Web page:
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Meet the smallest reptile, the nano-chameleon, a new contender for the title of world’s smallest reptile 

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A team of German and Malagasy scientists found the newest contender for the ‘world’s smallest reptile’ title. The new species was named ‘Brookesia nana’ and was found during an expedition in the North of Madagascar. 

Its body length is about 13.5 mm, and the total length, including its tail, is 22 mm — about the same size as a sunflower seed.

The male nano-chameleon is the smallest among males and of higher vertebrates. The females’ total length is larger than the males’ and is about 19 mm body length and about 29 mm total length. Despite their strenuous efforts, the scientists only managed to find two nano-chameleons. They even identified two eggs inside the female, therefore proving that it was an adult.

The male nano-chameleon’s genitals were 18.5% of the male’s body size. Scientists believe that it has exceptionally large genitals because of the size difference between males and females, also known as ‘sexual size dimorphism.’ 

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This male is the smallest among 11,500 known non-avian reptiles. It is a mystery as to why this species is so small. The ‘Island Effect Theory’ also can’t be applied in this scenario because the Brookesia nana lives in the mountains on the Madagascar mainland. The closest relative of the nano-chameleon is the B. Karchei, which is almost twice as large. They, too, live in the same mountains.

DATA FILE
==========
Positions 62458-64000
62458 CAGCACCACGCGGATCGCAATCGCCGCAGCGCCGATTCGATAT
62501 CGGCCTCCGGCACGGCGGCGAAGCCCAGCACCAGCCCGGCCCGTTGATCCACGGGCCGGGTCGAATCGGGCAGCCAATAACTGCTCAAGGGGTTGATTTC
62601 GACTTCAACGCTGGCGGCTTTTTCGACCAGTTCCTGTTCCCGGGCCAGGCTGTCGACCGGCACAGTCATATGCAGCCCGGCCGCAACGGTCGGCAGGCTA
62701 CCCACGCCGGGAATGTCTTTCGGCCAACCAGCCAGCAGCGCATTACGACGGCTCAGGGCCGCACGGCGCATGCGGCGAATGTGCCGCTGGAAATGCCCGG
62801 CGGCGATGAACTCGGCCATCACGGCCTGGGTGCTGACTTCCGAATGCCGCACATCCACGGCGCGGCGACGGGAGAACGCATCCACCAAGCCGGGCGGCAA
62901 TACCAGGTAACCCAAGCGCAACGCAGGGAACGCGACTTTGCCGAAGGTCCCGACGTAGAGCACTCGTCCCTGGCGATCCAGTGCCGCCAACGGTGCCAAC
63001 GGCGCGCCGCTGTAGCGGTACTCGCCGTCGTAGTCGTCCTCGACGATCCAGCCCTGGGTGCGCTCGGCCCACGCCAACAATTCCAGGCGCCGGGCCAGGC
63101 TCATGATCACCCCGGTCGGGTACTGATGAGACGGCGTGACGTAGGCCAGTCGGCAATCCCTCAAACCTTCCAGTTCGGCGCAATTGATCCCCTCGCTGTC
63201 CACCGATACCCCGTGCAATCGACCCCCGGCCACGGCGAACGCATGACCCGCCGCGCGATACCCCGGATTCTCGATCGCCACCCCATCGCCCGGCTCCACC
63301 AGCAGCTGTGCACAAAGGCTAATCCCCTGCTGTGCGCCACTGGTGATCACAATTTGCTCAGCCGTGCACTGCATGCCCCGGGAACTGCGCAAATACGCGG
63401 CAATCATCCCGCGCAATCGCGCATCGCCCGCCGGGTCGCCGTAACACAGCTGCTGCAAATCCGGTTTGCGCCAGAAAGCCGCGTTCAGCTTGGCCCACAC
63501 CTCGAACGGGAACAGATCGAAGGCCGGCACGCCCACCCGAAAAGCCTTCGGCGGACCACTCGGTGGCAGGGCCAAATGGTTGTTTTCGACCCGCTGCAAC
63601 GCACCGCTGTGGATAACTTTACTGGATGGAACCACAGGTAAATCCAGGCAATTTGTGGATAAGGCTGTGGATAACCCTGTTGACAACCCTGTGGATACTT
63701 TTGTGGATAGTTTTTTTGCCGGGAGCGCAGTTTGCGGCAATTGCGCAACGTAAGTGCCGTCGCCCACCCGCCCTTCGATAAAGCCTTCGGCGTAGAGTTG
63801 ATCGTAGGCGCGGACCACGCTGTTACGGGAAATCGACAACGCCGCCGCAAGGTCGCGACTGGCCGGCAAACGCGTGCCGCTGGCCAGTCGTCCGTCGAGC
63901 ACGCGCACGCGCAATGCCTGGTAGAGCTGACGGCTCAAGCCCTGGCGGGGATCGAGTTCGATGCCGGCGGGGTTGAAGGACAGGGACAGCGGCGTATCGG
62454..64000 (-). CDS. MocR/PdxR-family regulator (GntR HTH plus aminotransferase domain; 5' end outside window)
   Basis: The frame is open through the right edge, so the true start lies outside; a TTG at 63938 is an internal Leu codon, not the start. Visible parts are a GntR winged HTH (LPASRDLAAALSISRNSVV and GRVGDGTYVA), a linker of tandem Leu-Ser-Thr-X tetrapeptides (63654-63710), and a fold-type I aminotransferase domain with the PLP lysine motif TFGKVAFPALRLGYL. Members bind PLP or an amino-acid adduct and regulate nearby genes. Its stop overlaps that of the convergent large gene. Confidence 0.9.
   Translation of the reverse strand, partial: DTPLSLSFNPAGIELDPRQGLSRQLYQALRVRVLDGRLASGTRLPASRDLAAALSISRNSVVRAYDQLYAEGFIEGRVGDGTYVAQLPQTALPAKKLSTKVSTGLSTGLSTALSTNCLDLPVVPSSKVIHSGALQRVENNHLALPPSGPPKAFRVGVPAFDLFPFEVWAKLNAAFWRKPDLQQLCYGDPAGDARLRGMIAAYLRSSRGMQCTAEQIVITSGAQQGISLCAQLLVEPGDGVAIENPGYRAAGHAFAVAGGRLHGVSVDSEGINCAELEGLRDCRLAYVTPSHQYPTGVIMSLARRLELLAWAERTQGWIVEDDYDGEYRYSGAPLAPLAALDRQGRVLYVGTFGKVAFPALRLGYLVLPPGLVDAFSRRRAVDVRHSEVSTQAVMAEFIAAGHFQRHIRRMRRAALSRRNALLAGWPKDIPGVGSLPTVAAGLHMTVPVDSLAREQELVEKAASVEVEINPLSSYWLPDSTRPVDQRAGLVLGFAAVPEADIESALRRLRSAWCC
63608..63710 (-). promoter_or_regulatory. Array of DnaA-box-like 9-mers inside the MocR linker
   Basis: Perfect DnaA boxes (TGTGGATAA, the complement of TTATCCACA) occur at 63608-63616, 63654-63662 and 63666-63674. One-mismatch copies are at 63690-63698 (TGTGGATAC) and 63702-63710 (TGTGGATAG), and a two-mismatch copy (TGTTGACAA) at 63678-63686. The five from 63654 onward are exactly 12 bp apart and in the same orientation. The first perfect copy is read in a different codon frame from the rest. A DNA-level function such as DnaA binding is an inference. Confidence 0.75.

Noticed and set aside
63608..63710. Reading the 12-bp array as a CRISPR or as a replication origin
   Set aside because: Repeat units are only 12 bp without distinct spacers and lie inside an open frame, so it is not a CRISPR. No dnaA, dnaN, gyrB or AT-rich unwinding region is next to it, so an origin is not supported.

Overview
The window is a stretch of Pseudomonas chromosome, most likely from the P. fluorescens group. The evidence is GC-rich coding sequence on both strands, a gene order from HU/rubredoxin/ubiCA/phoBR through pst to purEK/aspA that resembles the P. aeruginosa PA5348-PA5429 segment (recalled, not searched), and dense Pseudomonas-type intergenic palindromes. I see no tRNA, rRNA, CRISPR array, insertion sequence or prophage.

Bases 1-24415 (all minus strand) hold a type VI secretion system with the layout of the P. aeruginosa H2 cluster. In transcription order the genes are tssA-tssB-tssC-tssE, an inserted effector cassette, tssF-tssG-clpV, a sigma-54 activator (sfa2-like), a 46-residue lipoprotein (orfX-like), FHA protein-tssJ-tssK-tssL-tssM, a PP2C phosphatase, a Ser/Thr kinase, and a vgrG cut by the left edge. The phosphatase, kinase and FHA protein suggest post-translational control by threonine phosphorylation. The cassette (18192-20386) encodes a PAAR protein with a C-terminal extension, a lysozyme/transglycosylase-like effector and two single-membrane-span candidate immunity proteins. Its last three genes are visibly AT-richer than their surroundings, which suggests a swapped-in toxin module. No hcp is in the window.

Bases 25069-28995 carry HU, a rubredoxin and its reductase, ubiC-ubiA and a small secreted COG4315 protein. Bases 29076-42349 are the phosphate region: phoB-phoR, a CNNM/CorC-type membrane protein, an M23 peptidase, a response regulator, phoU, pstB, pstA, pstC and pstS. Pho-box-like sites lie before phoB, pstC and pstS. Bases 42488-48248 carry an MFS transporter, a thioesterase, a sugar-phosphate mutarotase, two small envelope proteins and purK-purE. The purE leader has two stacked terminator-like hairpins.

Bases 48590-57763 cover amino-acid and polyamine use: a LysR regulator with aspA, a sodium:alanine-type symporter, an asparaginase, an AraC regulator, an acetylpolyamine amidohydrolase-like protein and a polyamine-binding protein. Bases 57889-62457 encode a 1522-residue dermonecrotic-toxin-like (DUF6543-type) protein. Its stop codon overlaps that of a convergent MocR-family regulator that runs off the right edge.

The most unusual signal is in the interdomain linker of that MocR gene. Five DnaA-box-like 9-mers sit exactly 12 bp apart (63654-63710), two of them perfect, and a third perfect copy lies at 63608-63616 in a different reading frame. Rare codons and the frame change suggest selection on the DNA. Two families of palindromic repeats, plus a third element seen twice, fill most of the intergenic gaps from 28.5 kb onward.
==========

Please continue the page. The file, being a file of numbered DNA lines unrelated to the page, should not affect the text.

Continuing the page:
This fact indicates that extreme miniaturization in these chameleons has arisen convergently. Since only two nano-chameleons were found, scientists believe that the Brookesia nana has a very limited range. Due to deforestation, the habitat of nano-chameleons is in danger. But recently, this area was designated as a protected area. So we hope that this tiny little chameleon will survive.

Apparently, the largest living reptile is the Saltwater crocodiles, and they are the largest crocodile species living in the world. The saltwater crocodiles (Crocodylus porosus) and the reticulated pythons (Python reticulatus) may grow to more than 23 feet in terms of length. 

Most lizards are harmless to humans. Yet, certain ones can kill, injure, cause illness, or inflict at least mild levels of pain on humans. Some lizards are, in fact, venomous, and some are pretty aggressive.

Do lizards bond with humans?

Lizards and tortoises appear to like some people more than others and seem to show the most emotions. Lizards do appear to show pleasure when being stroked. Therefore it would appear they like humans. The same is true of lizards., some seem to enjoy human contact as well.

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